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rode off with their prize, and I was now convinced that they had followed me for plunder for themselves, and not by the orders of Ali.
I was no sooner out of sight of the Arabs than, turning my horse's head once more to the east, I struck into the woods, to escape another pursuit, and pushed on with all possible speed: then, directing my course a little to the northward, I fortunately fell in with the right path; not the way I purposed to go, by Deena and Goomba, but another to the southward of it. The only evil I feared was the falling in with some wandering parties of Arabs; but I was soon sensible that other evils awaited me; I had no means of procuring food, or prospect of finding water.
About four o'clock in the afternoon, I came suddenly upon a large herd of goats, and pulling my
horse into a bush, I watched to discover whether their keepers were Arabs or negroes.
I soon perceived two Arab boys, and with difficulty prevailed
upon them to approach me. They informed me that the goats belonged to Ali; that they were going to Deena, where water was more plentiful; and that they should remain there till the rains had filled the pools in the Desert. They shewed me their empty water skins, and said that they had seen no water in the woods.
I pursued my way as fast as possible, for, by this time, my thirst was become insupportable. I climbed a high tree, and looked around me without discovering a single dwelling; I descended, and falling upon the sand, affected with sickness, faintness, and dimness of sight, I believed my last hour was come. Nature, however, at length resumed her functions, and, on recovering my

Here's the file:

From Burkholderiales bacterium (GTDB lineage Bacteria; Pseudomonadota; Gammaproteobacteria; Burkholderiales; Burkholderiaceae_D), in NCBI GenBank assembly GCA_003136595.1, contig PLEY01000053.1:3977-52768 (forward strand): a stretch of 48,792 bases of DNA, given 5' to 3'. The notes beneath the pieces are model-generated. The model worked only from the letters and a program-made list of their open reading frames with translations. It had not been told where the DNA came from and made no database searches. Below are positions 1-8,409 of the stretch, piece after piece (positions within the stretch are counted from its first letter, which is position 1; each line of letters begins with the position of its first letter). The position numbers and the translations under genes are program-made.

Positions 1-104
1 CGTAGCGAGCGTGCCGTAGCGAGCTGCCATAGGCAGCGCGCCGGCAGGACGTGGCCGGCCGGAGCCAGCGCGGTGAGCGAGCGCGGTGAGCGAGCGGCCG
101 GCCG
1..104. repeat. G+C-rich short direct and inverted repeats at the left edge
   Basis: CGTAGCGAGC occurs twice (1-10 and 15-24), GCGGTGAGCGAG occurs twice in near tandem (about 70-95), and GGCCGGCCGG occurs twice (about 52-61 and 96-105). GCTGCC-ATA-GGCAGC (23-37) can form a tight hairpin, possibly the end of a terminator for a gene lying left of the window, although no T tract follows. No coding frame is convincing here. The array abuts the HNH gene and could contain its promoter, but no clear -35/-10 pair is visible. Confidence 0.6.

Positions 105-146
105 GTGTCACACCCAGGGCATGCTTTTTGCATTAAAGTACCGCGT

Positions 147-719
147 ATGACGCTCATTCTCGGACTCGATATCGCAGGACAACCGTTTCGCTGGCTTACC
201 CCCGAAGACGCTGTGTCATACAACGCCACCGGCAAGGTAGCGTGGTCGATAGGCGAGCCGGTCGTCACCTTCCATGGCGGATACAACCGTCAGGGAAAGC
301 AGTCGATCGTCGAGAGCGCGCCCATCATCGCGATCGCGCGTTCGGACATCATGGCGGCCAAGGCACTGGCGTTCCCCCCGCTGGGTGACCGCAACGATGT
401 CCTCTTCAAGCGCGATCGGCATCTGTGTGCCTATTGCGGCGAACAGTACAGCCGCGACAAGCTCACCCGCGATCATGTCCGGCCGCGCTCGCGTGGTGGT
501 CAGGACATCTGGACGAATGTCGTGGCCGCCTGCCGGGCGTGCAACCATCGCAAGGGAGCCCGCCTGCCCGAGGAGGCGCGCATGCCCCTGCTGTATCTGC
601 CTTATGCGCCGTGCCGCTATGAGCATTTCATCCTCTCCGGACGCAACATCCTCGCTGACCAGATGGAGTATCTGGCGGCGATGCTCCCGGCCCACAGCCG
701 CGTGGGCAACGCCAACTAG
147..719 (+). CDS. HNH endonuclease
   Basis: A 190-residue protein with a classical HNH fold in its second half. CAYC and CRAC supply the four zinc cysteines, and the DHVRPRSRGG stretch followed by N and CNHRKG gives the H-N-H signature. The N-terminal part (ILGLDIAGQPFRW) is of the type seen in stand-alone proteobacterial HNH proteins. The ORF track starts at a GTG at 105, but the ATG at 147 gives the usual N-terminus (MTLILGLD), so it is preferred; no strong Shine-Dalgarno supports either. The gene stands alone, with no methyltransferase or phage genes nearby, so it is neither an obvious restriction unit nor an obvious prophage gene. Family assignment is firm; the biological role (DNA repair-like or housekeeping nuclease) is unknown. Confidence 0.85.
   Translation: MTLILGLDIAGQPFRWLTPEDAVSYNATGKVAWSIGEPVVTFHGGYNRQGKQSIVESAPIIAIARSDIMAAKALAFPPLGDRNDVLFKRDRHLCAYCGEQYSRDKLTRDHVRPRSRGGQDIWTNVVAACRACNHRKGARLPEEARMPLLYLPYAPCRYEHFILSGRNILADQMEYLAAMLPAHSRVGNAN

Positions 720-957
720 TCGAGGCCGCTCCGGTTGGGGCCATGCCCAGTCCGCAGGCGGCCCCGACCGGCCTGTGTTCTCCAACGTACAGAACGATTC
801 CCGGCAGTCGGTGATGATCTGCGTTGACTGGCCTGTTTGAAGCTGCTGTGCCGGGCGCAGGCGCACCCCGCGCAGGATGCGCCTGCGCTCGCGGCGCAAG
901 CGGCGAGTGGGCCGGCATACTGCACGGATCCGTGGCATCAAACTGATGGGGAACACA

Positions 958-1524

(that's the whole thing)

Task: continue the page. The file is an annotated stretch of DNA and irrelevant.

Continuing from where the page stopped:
senses, I saw the sun sinking behind the trees. I summoned all my resolution, and my horse being too weary to carry me, I drove him before me. When I had proceeded slowly for about an hour, I perceived lightning from the north east ; a most welcome sight, for it promised rain! In less than an hour, I heard the wind roar among the bushes, and I was instantly covered with a cloud of sand. I took shelter under a bush, to prevent my being suffocated. The sand continued to fly in amazing quantities for nearly an hour, when it abated, and I again set forward, travelling with great diffi. culty. About ten o'clock, I saw some vivid flashes of lightning, and heard some heavy drops of rain : I spread out all my clean clothes to catch the shower which I saw must fall, and I quenched my thirst by wringing and sucking them.
The night was dark, and I travelled by the direction of my compass, which the lightning enabled me to observe, till, on a sudden, I saw a number of lights at a short distance, among the trees. I believed them to belong to a party of Arabs, but, in my present desperate situation, I resolved to be certain. I advanced till I heard the lowing of the cattle, and the clamourous voices of the herdsmen, which convinced me that these people were assembled round one of their watering places; and I inadvertently approached so near one of their tents, that I was discovered by a woman. She immediately screamed, and two men eame running to her assistance. They passed very near, happily without seeing me, and I hastened again into the woods.
About a mile from the wells, I heard the croaking of frogs, which was music to my ears. I directed my course by the sound, and, at day-break, arrived at some shallow, muddy pools, where the frogs were so numerous that they disputed the water with me and my horse. Having satisfied my thirst, I ascended a tree, from which I discovered a smoke to the south-south-east, at the distance of twelve or fourteen miles. I rode towards it, and seeing some negroes labouring in the adjacent fields, I enquired the name of the town. They replied that it was called Shrilla, and added that it was a village of Foolahs belonging to Ali. Hunger compelled me to enter it, and I rode to the house of the chief, where I was refused admittance, and where I could not obtain even a handful of corn.